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Love of boating binds family together

Chris O’Shea came across the handwritten manuscript buried among his late father’s effects.

It was shortly after longtime boater Mike O’Shea’s unexpected passing in October at age 62, and Chris was visiting his mother’s home.

Nyala, a Bristol 32, was the last in a long line of boats for Mike O'Shea, and the vessel that carried him through the most harrowing night on the water.

“I saw a folder on the desk, and in that folder was a story I’d heard my father talk about, but that I’d never seen,” says O’Shea, 37, a digital printer from Patchogue, N.Y. Attached to it with a paper clip was contact information for Soundings magazine. “My father was a longtime reader, and he was hoping to have his story published someday. And here it was.”

Mike O'Shea

It’s the elder O’Shea’s tale of a night ride 10 years ago with a sailing friend. (See sidebar.) The pair took Mike’s Bristol 32, Nyala, along the south shore of Long Island, a harrowing coast of beach and inlet, surf and shoal thrusting out hard into the Atlantic, a grim lee shore in a south wind.

The story is written on lined paper, and the penmanship starts out neat and orderly. But as the winds and waves increase, the writing also gets more “animated.” It’s apparent O’Shea is recalling the intensity perhaps only experienced in a nighttime storm at sea, with a dangerous shore close and to leeward.

But in the midst of the maelstrom, he and his old sailing chum find the right sail set, the engine idles steadily along and the big sloop shrugs off the heavy following seas. The two worn-out sailors finally cross the bar and sleigh-ride through a south shore inlet into safe harbor. “We made coffee, cooked breakfast and enjoyed a most wonderful meal,” writes Mike O’Shea. “Although totally scared at times, I wouldn’t trade that night for anything.”

Mike O'Shea in 1961
The Tomato

 When the younger O’Shea finished reading, he realized the manuscript was more than just a sea story. It was his father’s way of sharing his passion for boating with the people around him — the way he’d done it all his life with his family and friends.

“I thought to myself, maybe I can get this published,” says O’Shea. “Because I knew it was something that he wanted to do.”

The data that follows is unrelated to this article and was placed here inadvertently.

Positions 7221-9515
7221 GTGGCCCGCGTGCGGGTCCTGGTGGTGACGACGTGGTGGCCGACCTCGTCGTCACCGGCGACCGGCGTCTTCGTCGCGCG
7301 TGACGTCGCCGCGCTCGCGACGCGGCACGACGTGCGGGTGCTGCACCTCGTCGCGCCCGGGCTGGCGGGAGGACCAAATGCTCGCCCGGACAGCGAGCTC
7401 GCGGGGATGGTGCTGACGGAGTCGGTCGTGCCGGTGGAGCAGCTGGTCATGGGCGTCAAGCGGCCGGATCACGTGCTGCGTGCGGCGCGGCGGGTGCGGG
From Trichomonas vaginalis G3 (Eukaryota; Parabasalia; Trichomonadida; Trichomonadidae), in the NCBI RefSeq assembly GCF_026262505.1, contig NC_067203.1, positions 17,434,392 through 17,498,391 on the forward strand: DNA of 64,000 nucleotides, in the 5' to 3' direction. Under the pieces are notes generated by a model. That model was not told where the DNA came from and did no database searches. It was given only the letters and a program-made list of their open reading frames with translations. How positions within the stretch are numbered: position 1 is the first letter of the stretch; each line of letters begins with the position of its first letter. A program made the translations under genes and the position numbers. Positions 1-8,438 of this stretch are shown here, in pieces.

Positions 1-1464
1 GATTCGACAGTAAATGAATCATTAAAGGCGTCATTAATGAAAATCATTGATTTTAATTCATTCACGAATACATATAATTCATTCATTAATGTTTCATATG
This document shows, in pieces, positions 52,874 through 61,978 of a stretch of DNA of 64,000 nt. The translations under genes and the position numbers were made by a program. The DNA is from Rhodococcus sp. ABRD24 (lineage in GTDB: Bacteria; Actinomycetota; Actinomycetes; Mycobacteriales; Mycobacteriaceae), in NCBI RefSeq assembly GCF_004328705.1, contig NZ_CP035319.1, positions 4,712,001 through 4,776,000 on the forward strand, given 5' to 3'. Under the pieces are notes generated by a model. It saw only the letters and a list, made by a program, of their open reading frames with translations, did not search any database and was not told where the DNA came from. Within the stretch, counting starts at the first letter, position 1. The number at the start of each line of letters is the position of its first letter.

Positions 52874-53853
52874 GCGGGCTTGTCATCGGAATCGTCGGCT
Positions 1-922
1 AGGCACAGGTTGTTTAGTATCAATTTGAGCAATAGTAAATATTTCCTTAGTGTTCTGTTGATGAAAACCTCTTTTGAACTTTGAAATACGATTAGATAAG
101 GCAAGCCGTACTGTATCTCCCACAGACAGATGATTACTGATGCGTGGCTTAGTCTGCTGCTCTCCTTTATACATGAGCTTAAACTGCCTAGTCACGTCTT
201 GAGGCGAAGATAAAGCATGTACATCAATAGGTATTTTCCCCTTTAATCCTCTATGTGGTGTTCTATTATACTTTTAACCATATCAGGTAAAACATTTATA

Mike O’Shea’s passion for boating goes back to his youth in Massapequa, N.Y. His first boat was a 16-foot runabout with a 25-hp Evinrude on the back. “He was 12 or 13, and he would get on his bike

Windrifter, a 25-foot Seafarer

carrying a can of gas on his handlebars and ride off to the bay for a day of boating,” his son recalls. “He fished and skied and did all the silly stuff you’d do as a kid on the water. And, you know, his parents weren’t avid water people. But for him, there was something within and the water just became a passion — a lifelong passion.”

So much so that when it came time to raise a family, O’Shea moved to Bayport, N.Y., on Great South Bay to be even closer to the water. A fleet of family boats followed: a 16-footer with an Evinrude outboard; a distinctive red bow rider nick-named “the Tomato;” a 25-foot Seafarer; and Nyala, a sloop with a full

Mike O'Shea with his grandson, Keegan, in 1996.

keel. (“Not exactly the perfect boat for Great South Bay,” recalls O’Shea. “I remember many times bouncing the bottom.”)

The family boated and sailed for fun, did weekday night sail races, and the elder O’Shea’s passion was instilled in his offspring as they went along. In the summer, it was boating every weekend, especially when visitors dropped by. “Early in the morning, my mother would pack the coolers and the bags, and my father, my brother and I would take the boat over to Fire Island,” he says. “He’d leave us over there for a few hours while he went back to Bayport, picked up whoever was visiting and came back across. And then we’d spend the afternoon having lunch, swimming and just being around the ocean.”

The elder O’Shea was an expert water skier, and he shared his love for the sport with his family. “He would take me out, I would get inside the tow rope with him, put my feet on top of his two skis, and he would pull me up,” says O’Shea. “That was just another example of being on the water and him teaching me to do something he liked.”

The 32-foot Bristol turned out to be the elder O’Shea’s last boat. “It was a real beauty, and he loved that boat with all his heart,” his son recalls. “And it was immaculate. He sailed the bay in that boat, did trips around Long Island and went out to Block [Island] a few times. But he could just go out sailing for a few hours, too, and not really go anywhere.”

Chris O'Shea with his daughter, Lily, in 2007.

A love for the water is what keeps the younger O’Shea connected to his father, and he knows the same holds true for his four children: Keegan, 14; Molly, 11; Lily, 7; and Maggie, 4.

“At lunchtime, I drive down by the water and just look, and I think of him and his love of the water and boats,” O’Shea says. “And I think of the amount of time he spent with my children, too. I know my son will remember his grandfather every time he goes down to the water.

“He gave me a gift, that’s how I look at it — and I couldn’t ask for a better gift,” says O’Shea. “And getting his story in Soundings would be a great gift that I could give back to him.”

See related article:

"When we tested our limits in angry seas"

This article originally appeared in the Connecticut and New York Home Waters Section of the June 2009 issue.